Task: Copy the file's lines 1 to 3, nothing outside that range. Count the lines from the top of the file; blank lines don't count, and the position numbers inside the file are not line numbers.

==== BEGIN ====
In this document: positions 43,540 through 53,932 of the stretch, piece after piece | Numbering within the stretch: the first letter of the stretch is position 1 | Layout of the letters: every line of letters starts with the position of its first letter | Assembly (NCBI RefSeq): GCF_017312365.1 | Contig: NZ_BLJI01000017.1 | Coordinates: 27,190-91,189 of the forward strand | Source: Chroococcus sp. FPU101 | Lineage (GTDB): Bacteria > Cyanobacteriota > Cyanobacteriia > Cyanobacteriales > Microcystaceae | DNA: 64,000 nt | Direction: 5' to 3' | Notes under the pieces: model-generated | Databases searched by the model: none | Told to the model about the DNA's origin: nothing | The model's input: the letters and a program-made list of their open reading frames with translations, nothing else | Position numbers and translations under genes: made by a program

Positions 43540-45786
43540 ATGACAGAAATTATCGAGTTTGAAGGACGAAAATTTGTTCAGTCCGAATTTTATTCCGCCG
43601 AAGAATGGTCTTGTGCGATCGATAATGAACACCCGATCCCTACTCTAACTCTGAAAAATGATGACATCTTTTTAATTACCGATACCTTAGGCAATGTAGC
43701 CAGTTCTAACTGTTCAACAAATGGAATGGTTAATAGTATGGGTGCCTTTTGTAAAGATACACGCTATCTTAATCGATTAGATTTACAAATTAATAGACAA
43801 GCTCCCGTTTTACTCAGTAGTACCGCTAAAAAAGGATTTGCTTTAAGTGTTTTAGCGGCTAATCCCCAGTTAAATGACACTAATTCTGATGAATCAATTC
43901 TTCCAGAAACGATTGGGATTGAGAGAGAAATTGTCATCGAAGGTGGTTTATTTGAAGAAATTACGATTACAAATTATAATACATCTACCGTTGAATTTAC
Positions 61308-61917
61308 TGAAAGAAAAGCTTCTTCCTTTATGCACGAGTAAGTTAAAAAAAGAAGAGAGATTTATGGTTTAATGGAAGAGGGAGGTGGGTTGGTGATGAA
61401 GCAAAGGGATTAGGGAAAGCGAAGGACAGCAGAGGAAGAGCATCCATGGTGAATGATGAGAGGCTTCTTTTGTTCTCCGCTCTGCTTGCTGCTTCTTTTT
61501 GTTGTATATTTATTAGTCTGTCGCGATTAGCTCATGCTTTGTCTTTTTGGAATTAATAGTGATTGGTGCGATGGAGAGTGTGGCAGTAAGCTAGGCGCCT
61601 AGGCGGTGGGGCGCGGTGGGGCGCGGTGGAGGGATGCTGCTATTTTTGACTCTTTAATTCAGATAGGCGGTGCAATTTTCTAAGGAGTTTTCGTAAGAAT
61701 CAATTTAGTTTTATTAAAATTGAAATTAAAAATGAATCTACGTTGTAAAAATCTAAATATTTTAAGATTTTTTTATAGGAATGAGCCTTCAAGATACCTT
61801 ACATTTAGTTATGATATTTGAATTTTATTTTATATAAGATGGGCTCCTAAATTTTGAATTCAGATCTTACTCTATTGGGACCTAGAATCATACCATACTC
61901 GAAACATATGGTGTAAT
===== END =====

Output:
In this document: positions 43,540 through 53,932 of the stretch, piece after piece | Numbering within the stretch: the first letter of the stretch is position 1 | Layout of the letters: every line of letters starts with the position of its first letter | Assembly (NCBI RefSeq): GCF_017312365.1 | Contig: NZ_BLJI01000017.1 | Coordinates: 27,190-91,189 of the forward strand | Source: Chroococcus sp. FPU101 | Lineage (GTDB): Bacteria > Cyanobacteriota > Cyanobacteriia > Cyanobacteriales > Microcystaceae | DNA: 64,000 nt | Direction: 5' to 3' | Notes under the pieces: model-generated | Databases searched by the model: none | Told to the model about the DNA's origin: nothing | The model's input: the letters and a program-made list of their open reading frames with translations, nothing else | Position numbers and translations under genes: made by a program

Positions 43540-45786
43540 ATGACAGAAATTATCGAGTTTGAAGGACGAAAATTTGTTCAGTCCGAATTTTATTCCGCCG